Gender neutral pricing won't work in the way you think

The change that will probably change again.

From today, insurance companies can no longer charge women and men different premiums.

An instant and (widely reported) consequence of this will be a financial hit for female drivers, who will see car insurance costs rise, and for elderly men - whose pensions will get smaller.

But this state of affairs probably won't last long. With the new rule, profit margins for insurance companies will shoot up (note that womens' car insurance is going up, rather than mens' going down). This is likely to lead to insurers competing over market share, causing premiums to fall again, and probably ending up somewhere in the middle of the two original points.

Or the situation might resolve itself another way. Discriminating by gender made sense for insurers: men, on average, drive more often than women, and drive more dangerously. Women, on average, live longer.

Now that those risk factors aren't factored in, the insurance industry might simply start accounting for them in a different way - perhaps looking at how much you drive. This way they can still discriminate against male drivers - but not so explicitly. What about pensions? Well, as men are more likely to be bald, insurers could start discriminating by forehead:hair ratio, or indeed by blood testosterone levels. The point is that population risk analysis always means discrimination - and if it doesn't happen one way, it'll happen another.

Women drivers will take a hit. Photograph: Getty Images

Martha Gill writes the weekly Irrational Animals column. You can follow her on Twitter here: @Martha_Gill.

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The trouble with a second Brexit referendum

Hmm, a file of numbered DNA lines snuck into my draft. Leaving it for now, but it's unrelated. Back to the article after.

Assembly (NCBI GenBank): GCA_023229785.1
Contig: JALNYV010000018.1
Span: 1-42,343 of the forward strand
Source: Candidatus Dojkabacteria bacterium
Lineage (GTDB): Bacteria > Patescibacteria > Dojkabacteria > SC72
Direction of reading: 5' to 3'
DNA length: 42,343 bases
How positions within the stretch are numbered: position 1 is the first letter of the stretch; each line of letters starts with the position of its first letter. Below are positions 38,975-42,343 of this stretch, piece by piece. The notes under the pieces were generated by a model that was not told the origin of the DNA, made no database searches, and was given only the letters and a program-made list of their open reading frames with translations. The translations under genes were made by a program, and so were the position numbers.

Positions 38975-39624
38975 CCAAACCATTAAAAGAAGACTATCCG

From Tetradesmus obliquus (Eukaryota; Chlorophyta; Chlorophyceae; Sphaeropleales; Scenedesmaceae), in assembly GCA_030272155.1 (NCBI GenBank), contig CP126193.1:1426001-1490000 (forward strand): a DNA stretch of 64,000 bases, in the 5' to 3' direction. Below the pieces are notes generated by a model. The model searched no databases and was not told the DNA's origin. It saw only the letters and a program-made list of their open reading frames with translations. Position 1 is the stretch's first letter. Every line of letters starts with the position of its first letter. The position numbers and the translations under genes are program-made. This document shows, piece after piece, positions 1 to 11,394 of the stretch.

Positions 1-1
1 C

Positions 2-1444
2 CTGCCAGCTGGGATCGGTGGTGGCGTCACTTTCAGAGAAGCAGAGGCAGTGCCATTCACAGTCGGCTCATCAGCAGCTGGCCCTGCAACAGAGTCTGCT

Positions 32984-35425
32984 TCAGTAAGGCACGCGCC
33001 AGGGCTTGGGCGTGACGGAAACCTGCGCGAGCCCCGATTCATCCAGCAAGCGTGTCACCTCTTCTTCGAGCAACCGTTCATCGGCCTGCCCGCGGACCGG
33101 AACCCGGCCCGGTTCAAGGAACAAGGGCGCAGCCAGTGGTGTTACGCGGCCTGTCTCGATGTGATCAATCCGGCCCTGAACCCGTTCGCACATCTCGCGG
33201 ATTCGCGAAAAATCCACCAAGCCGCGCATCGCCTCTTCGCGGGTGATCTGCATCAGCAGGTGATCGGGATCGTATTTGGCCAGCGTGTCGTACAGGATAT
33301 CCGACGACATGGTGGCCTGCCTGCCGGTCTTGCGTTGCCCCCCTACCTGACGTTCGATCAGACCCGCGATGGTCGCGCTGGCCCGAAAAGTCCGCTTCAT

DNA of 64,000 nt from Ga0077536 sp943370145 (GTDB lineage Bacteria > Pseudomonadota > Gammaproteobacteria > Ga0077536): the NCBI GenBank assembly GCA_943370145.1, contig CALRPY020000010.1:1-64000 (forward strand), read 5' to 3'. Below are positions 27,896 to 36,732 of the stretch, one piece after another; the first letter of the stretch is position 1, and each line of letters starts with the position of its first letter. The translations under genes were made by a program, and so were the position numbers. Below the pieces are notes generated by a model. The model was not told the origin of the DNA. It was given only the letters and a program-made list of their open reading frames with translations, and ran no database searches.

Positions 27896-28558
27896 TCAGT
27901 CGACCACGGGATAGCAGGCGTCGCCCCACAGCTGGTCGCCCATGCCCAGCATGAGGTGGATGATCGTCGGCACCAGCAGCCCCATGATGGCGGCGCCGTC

A new vote risks coming too soon for Remainers. But there is an alternative. 

In any given week, a senior political figure will call for a second Brexit referendum (the most recent being David Miliband). It's not hard to see why. EU withdrawal risks proving an act of political and economic self-harm and Leave's victory was narrow (52-48). Had Remain won by a similar margin, the Brexiteers would have immediately demanded a re-run. 

But the obstacles to another vote are significant. Though only 52 per cent backed Brexit, a far larger number (c. 65 per cent) believe the result should be respected. No major party currently supports a second referendum and time is short.

Even if Remainers succeed in securing a vote, it risks being lost. As Theresa May learned to her cost, electorates have a habit of punishing those who force them to polls. "It would simply be too risky," a senior Labour MP told me, citing one definition of insanity: doing the same thing and expecting a different result. Were a second referendum lost, any hope of blocking Brexit, or even softening it, would be ended. 

The vote, as some Remainers note, would also come at the wrong moment. By 2018/19, the UK will, at best, have finalised its divorce terms. A new trade agreement with the EU will take far longer to conclude. Thus, the Brexiteers would be free to paint a false picture of the UK's future relationship. "It would be another half-baked, ill-informed campaign," a Labour MP told me. 

For this reason, as I write in my column this week, an increasing number of Remainers are attracted to an alternative strategy. After a lengthy transition, they argue, voters should be offered a choice between a new EU trade deal and re-entry under Article 49 of the Lisbon Treaty. By the mid-2020s, Remainers calculate, the risks of Brexit will be clearer and the original referendum will be a distant memory. The proviso, they add, is that the EU would have to allow the UK re-entry on its existing membership terms (rather than ending its opt-outs from the euro and the border-free Schengen Area). 

Rather than publicly proposing this plan, MPs are wisely keeping their counsel. As they know, those who hope to overturn the Brexit result must first be seen to respect it. 

George Eaton is political editor of the New Statesman.